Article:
WHAT IS THE DIFFERENCE BETWEEN BOOT STIFFNESS AND FLEX or… ARE THEY THE SAME THING?
Alpine riders sometimes confuse shell stiffness with ankle flex or pivot. Let me try to clarify those two points.
Shell stiffness can be defined as the rigidity created by the type of material used in the manufacturing and the design of the shell structure itself. If there are areas of the shell that are thin, those areas may fold or flex more than areas of the shell that are thicker or have more structural support members. Similarly, if the material used to manufacture the boot is not rigid enough, the boot’s overall stiffness may suffer.
Ankle flex can be defined as the mechanism that provides the means (and resistance) to allow fore and aft flex of the lower leg about the ankle’s pivot point. This is not directly related to shell stiffness but can be affected by it if the shell is not very stiff.
The DeeLuxe Track 225/325/425 (and former Raichle SB) series of boots are designed with a softer shell structure. There are few internal structural supports and they are also manufactured with a somewhat soft/flexible plastic material. The DeeLuxe Track 700 (former Raichle AF) series of boots have an “skeletonized reinforced” lower shell design that provides added stiffness in the areas of the shell that are prone to distortion and flexing.
The ankle flex of the DeeLuxe boots is controlled by tongue and liner stiffness (if the lean mechanism is left in walk mode). Ankle flex can be nearly eliminated by locking the boot in a given position with the 5 position lean mechanism. There will be a small amount of ankle flex even with the boot locked due to shell flex/distortion.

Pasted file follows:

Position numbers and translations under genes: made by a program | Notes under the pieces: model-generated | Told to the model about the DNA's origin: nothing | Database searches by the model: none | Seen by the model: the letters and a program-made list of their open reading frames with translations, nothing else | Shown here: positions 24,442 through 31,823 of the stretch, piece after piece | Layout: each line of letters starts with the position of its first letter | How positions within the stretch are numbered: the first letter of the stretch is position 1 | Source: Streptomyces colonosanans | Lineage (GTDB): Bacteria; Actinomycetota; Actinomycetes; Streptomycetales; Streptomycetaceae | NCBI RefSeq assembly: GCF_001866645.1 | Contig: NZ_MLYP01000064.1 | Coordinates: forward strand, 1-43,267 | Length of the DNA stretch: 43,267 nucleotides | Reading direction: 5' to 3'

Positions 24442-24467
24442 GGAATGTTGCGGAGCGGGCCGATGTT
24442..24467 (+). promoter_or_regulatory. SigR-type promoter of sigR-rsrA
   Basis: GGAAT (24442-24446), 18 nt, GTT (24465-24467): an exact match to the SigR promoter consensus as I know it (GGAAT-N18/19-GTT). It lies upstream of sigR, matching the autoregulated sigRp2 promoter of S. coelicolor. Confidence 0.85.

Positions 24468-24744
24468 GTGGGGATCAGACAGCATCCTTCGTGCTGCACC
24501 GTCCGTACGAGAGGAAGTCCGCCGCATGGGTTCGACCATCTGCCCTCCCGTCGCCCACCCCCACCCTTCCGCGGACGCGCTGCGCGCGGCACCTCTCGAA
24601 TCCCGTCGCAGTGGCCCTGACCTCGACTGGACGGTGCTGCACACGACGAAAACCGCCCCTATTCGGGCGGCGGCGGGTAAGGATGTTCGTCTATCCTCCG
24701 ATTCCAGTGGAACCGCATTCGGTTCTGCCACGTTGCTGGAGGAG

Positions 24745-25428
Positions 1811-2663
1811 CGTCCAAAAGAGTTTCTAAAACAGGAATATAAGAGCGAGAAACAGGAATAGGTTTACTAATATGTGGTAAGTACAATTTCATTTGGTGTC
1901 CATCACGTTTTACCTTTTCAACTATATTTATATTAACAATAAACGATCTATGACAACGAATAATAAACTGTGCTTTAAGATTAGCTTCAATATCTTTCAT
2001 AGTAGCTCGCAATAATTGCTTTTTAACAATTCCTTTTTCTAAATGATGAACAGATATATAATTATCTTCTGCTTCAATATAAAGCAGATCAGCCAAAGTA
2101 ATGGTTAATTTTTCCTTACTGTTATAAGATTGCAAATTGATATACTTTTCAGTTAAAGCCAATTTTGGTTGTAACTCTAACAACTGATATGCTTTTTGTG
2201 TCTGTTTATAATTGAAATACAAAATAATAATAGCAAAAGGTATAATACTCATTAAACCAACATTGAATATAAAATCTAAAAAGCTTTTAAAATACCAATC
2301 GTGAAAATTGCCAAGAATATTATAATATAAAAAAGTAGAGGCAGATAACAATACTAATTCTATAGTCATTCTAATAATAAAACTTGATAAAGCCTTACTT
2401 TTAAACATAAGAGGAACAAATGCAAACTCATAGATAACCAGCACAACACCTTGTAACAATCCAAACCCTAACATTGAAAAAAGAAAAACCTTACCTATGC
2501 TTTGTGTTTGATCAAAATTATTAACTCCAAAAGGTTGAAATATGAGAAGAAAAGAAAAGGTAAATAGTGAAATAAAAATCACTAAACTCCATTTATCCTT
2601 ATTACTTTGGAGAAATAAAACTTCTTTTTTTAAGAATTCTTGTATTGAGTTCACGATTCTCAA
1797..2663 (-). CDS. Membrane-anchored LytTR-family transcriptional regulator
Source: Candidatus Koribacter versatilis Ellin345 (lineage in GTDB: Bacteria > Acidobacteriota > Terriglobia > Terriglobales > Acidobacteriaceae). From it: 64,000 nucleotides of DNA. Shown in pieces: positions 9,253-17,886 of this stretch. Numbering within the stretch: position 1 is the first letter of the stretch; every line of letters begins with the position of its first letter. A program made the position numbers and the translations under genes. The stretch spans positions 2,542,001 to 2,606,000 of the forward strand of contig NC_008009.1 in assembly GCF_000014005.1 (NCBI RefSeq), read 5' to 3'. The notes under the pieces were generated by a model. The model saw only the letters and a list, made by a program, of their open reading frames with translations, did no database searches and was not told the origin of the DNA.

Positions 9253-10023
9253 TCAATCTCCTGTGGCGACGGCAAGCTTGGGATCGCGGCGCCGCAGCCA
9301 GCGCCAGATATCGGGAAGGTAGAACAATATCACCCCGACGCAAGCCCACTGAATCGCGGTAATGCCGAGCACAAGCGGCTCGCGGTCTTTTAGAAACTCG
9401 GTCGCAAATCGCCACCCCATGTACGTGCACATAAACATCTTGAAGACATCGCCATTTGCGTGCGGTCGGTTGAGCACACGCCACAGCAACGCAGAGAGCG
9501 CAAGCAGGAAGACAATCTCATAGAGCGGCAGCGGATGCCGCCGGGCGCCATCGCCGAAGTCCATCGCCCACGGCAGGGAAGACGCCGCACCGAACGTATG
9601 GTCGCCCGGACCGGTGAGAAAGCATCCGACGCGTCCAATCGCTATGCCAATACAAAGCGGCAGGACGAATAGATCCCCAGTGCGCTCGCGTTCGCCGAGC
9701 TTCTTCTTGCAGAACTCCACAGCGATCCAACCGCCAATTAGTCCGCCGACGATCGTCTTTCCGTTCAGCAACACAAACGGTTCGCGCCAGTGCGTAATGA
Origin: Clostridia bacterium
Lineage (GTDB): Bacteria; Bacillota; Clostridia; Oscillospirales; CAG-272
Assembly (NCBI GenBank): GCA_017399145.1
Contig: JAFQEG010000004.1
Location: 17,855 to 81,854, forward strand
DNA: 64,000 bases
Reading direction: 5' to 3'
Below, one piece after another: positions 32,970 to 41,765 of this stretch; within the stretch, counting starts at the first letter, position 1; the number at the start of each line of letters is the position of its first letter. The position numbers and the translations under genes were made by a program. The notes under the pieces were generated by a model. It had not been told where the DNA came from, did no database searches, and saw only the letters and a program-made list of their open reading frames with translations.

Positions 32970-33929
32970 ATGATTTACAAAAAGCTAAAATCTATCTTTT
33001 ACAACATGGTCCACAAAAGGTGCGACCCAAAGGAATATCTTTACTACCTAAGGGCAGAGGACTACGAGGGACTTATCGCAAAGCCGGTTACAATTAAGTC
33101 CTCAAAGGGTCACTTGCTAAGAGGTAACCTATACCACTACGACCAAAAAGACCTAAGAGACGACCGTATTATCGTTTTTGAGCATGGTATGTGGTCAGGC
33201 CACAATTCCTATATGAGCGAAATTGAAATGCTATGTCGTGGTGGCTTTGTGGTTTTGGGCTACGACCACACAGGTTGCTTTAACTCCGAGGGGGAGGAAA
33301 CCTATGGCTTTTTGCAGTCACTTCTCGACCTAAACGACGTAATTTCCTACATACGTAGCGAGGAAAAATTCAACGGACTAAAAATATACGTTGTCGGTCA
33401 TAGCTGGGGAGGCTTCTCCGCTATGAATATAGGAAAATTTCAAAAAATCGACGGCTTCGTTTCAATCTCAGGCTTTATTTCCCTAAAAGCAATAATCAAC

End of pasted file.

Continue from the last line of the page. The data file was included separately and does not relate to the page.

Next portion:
DeeLuxe’s optional spring mechanism controls the amount of force necessary to flex the ankle forward (not back). Different spring stiffness can produce different force requirements. Again, some ankle flex is due to shell flex/distortion.
So what does this mean to the rider? When working with your boot fitter/professional, it’s important that they understand what you’re going to be using the boot for. For the most part, racing requires not only a stiff shell design but fully adjustable ankle pivot too. For the adult racer, the Track 700 and Track 425 Pro meet these requirements. For those riders that want to hit the gates on occasion but prefer to focus on carving “C-shaped” arcs, the Track 325 hits the spot. This also holds true for the younger or lighter rider that may not be able to flex the optional spring-loaded ankle pivot mechanism. If the occasional off-piste run is for you, then the Track 325 and Track 225 shell design with walk-mode ankle pivot provides for that.
– Dave Morgan